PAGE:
On Sunday, April 10th I am organising a walking tour of Viking Dublin where you can retrace the steps of Dublin’s earliest inhabitants in the modern city today. This tour will journey through early medieval Dublin looking at the first few centuries of the city’s history during its days as a Viking stronghold.
The tour will bring you through the remains of the Viking Town that lie within modern Dublin’s buildings, streets, lanes and alleys.
In the film adaptation of “The Field”, the parish priest proclaims Christianity to be a “thin veneer” over Irish people, in a derogatory reference both the people and pre-Christian Paganism alike. This idea of Christianity being a thin veneer runs contrary to the notion of medieval Ireland being an “island of saints and scholars” but is there any truth to this idea? Exactly how Christian was early Irish Christianity?
Episode 7: Around the world on March 17th, millions of people will attend St Patrick’s day parades in memory of the man who supposedly “converted the Irish to Christianity”. He is a figure shrouded in mystery and myth but in this podcast we examine the truth behind the one time slave and famous bishop Patrick. Tune in to hear the real history behind Ireland’s conversion, who St. Patrick really was and how he become associated with snakes and shamrocks….
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Have you ever been puzzled by history? Did people really only live to 40? What was it like to go to a medieval dentist? Maybe you’ve been puzzled how people survived before email, phones, cars or even proper roads? Well if you have the Irish history podcast is for you! The series tracks Irish history and archaeology trying to understand what daily life was like for normal people whilst also tracking the big picture of war, politics and needless to say invasions.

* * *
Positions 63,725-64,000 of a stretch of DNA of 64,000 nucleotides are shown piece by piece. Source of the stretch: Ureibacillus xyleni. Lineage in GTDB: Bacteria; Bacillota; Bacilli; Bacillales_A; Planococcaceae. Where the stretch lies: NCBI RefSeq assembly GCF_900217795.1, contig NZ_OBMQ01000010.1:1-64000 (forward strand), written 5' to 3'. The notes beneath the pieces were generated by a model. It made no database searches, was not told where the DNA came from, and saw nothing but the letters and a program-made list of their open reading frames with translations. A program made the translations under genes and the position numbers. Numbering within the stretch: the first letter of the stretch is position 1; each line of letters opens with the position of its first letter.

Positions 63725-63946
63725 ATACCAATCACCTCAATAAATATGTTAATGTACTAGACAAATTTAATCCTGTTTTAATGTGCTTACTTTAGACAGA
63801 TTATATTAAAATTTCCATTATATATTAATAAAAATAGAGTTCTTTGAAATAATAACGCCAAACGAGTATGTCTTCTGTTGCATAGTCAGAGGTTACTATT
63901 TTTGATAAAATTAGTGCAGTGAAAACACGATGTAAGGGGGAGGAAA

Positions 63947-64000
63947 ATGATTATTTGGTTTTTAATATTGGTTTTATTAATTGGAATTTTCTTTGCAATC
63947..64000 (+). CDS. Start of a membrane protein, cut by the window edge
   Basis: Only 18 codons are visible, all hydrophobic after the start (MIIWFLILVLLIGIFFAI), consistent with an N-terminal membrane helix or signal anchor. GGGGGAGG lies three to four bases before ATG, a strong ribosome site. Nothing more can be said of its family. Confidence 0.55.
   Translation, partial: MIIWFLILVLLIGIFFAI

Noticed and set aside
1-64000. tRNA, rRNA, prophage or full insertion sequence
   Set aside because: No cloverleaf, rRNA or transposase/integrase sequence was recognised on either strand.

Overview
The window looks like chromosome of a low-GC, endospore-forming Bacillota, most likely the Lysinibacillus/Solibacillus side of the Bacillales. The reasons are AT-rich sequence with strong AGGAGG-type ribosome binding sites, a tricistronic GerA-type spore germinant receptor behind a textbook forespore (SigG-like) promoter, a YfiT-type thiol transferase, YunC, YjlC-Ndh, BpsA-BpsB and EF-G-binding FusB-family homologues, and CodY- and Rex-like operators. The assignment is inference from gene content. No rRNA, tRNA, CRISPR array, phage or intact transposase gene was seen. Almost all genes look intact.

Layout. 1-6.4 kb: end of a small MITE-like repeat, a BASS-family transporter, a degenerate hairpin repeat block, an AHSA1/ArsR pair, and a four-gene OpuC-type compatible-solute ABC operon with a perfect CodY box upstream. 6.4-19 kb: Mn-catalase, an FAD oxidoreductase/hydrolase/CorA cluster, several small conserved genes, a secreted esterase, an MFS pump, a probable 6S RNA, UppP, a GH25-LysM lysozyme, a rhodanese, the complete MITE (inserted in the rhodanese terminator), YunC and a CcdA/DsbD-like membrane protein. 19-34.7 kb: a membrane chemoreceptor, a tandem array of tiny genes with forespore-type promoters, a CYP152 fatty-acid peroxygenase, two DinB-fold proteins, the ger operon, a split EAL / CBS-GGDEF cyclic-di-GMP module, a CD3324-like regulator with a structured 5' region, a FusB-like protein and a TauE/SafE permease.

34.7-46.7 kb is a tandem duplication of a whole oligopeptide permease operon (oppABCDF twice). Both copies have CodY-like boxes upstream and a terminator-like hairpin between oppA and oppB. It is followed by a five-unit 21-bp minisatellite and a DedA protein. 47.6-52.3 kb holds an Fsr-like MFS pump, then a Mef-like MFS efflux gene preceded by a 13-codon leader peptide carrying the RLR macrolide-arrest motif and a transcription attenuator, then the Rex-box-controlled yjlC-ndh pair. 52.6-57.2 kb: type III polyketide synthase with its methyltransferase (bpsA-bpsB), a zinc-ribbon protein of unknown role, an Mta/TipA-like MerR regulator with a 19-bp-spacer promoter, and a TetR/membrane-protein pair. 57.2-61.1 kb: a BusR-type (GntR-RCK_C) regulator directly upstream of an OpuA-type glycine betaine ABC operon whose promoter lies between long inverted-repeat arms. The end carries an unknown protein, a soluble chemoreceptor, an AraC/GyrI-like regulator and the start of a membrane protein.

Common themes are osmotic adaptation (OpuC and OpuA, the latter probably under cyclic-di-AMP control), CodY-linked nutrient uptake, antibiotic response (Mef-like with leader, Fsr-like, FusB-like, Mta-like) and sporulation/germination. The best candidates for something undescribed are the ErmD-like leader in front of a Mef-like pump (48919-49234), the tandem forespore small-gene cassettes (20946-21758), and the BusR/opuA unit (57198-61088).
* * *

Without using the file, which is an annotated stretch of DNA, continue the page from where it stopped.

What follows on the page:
The first episode looks at early medieval Ireland, a world called Barbarian by the Romans. What did Ireland look like to the first missionaries from Rome and see how the Gaelic Irish lived. It also examines how people dealt with low life expectancy and constant death.
The first episode of the series picks up the story of Irish history around the end of the Roman Empire. This article looks at Ireland and its interaction with Roman Europe to set the stage.
What did the Romans do for us ?
It’s one of those questions that’s relevant to nearly every country in North Africa, the Middle East and Europe. Most of these countries though should really ask “what did the Romans do to us”. The answer is given by the Roman historian Tacitus, quoting a Britannic chieftain
Fin, for his sins, completed a degree in Greek and Roman Civilisation and Archaeology. After this he took a Masters in Archaeology. Miraculously he still likes history and archaeology, despite the best intentions of the education system. He spent a few years being used by shady developers in what is often called the 'archaeology industry' in Ireland. Now, not surprisingly given his qualifications he is among the 500,000 unemployed in Ireland. He recently was disappointed when the Irish government decided against hiring him as a adviser on the fall of the Roman republic but this music http://www.myspace.com/racketsquad cheers him up no end......